In the past few months, we’ve seen what will likely mark a pivot point in the evolution of ransomware and how it’s being deployed. Let’s first rewind to May, when WannaCry struck and, ultimately, redefined the scope of ransomware on a global scale. This attack generated two important questions (both of which still remained largely unanswered):
- Why a patch available since March 2017 — a patch that would have prevented the attack —hadn’t been deployed by so many organization with mission-critical public systems; and
- Why there was such a lack of operational sophistication with this attack, which resulted in the perpetrators making very little money from their efforts.
Forensic investigations of the WannaCry malware found hard-coded bitcoin wallets with little to no ability to tie a user’s payment to their computer, rendering it impossible for the attackers to issue the appropriate decryption key. When word got out that paying was essentially a futile path — and the discovery of the hidden kill switch stopped the spread of the attack — most stopped paying. Still, the $300 bitcoin ransom set by the attackers was quite modest in general; most reports place the total take at just over $140,000 in bitcoin (which, until very recently, sat untouched in the attackers’ online wallets).
Regardless of whether the “imperfections” in the WannaCry code were intentional or mistaken, by all accounts, the financial payoff for such a widespread attack was rather insignificant. This, in itself, marked a sea change in the world of ransomware.
From Dividends to Disruptions
Prior to WannaCry, ransomware was a fairly lucrative extortion scheme, with the most organized perpetrators typically utilizing Cerber or Locky variants that would consistently net them upwards of $200,000 a month (or even more). The goal of these attacks was a reflection of their nomenclature; it was all about the ransom, baby. We even saw new pricing models and ransomware-as-a-service “businesses,” in particular with Spora variants, which allowed attackers to not just unlock a victim’s entire device, but selectively unlock only particular files or sets of data — then demand additional payments to get the rest. Cerber arguably perfected the ransomware-as-a-service model, making it simple for cybercriminals to execute a ransomware campaign without having deal with all of the development and logistics.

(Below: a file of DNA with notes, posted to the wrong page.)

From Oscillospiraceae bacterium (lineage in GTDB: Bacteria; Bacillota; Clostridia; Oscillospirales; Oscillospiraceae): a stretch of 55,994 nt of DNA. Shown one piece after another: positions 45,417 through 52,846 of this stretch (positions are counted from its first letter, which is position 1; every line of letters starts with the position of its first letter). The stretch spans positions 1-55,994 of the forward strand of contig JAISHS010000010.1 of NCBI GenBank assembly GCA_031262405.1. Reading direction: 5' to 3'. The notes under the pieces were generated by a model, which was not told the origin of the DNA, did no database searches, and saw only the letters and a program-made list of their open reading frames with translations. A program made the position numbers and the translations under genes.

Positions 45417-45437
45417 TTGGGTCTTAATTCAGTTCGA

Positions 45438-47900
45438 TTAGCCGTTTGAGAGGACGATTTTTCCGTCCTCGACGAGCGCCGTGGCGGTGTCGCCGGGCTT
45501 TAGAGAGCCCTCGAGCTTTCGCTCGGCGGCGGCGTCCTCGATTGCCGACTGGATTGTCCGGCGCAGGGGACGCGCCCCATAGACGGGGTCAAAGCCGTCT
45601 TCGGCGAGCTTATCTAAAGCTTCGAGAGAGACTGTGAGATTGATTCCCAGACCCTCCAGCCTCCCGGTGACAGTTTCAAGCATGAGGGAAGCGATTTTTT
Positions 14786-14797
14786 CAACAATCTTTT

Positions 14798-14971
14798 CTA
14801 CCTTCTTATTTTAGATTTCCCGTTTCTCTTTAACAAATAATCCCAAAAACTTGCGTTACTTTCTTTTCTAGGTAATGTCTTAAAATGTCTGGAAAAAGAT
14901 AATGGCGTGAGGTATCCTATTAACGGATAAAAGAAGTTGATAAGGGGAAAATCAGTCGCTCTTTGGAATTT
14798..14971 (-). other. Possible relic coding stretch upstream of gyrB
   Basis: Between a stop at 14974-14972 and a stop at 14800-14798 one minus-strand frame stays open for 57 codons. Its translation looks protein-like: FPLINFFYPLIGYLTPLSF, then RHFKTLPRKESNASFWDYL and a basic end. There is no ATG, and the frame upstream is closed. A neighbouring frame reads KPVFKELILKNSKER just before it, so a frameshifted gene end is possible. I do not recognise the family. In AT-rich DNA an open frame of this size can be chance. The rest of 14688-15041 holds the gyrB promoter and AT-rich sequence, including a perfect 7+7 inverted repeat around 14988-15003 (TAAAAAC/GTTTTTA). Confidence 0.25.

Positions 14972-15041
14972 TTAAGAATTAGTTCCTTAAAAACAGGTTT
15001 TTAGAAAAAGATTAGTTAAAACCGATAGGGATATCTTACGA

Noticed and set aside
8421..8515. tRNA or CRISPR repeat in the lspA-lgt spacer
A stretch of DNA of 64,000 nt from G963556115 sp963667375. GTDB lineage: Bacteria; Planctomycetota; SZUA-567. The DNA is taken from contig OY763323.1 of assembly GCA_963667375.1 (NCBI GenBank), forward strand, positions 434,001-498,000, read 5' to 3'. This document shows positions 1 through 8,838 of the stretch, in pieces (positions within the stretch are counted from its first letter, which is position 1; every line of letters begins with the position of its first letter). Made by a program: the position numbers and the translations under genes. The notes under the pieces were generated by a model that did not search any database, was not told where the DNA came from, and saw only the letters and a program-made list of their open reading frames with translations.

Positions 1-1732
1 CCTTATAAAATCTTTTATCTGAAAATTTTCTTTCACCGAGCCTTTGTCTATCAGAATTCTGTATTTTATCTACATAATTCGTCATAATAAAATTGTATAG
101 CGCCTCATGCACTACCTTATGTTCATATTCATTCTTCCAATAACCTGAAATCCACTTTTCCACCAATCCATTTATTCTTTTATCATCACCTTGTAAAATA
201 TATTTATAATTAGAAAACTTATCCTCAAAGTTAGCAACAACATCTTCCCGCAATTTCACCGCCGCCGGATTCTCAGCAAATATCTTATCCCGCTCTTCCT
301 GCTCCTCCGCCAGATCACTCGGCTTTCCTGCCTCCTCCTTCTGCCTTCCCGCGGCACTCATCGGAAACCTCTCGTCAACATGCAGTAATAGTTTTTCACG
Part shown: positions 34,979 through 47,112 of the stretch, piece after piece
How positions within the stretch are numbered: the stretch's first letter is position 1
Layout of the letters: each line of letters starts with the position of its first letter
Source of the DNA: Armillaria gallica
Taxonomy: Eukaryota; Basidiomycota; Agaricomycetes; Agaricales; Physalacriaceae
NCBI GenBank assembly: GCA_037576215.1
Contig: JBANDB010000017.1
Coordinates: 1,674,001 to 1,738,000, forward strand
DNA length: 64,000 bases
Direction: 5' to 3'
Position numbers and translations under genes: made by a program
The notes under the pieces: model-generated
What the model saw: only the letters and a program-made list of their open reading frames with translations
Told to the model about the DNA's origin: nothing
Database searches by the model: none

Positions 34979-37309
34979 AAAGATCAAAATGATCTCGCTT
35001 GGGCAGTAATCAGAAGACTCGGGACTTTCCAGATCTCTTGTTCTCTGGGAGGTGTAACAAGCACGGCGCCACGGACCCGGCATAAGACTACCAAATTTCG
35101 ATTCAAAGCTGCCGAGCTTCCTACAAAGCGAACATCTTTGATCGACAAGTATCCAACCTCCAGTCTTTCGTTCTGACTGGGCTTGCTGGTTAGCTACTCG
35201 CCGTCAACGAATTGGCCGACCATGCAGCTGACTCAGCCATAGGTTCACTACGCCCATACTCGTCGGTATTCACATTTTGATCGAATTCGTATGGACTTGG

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So what happened? Up until the WannaCry ransomware attack, the goals seemed pretty clear. Ransomware had evolved like many products, from one-off pieces of software into tools that could be sold and monetized. Research by a group at Google found the most popular strains, Locky and Cerber, have taken in $7.8 and $6.9 million, respectively, since storming on the scene in 2016. As cybercriminals became craftier with these types of attacks, it seemed clear that ransomware had established itself as a lucrative, quick-hit operation for perpetrators.
But then came WannaCry and, shortly on its heels, NotPetya. Though the two strains, superficially, have little to do with one another, they seemingly shared the same new goal: to disrupt rather than to profit. They also both utilized a more sophisticated distribution code, displaying worm-like capabilities that allowed infections to take root without relying explicitly on phishing attacks or on users to run an executable. Compared to variants like Locky, Cerber, or SamSam, there was little effort put into being able to tie the infected computer to a payment and generate an unlock key. In fact, NotPetya earned next to nothing for its developers; reports in late July indicated that though the malware had spread to more than 60 countries, the attackers netted only about $10,000 in bitcoin payments.
Is this new ransomware model a fad, or have actors with other aspirations found a new tool for their arsenals? My opinion is that it’s far more likely to be the latter. Both in life and in cybersecurity, we find that people are continually motivated to try to find more effective ways to accomplish their goals. For those looking to disrupt, ransomware — or wipeware, as these binaries are being dubbed — represents a powerful opportunity. When ransomware is properly executed, a locked drive is practically non-recoverable. For those who care more about crippling a business and/or impacting service delivery than they do about a monetary gain, this type of attack fits the bill very nicely.
The challenge for companies is that “traditional” ransomware and wipeware behave in much the same way at the outset; as such, infosec teams waste both money and time in figuring out which they’re up against when an infection occurs. This only makes the attacks more appetizing to those perpetrating them.
While the sample size is currently small, we should expect to see more of these types of attacks — and likely more variety in the use of the underlying ransomware binaries — as actors with different goals seek to leverage the power of denying us access to our data.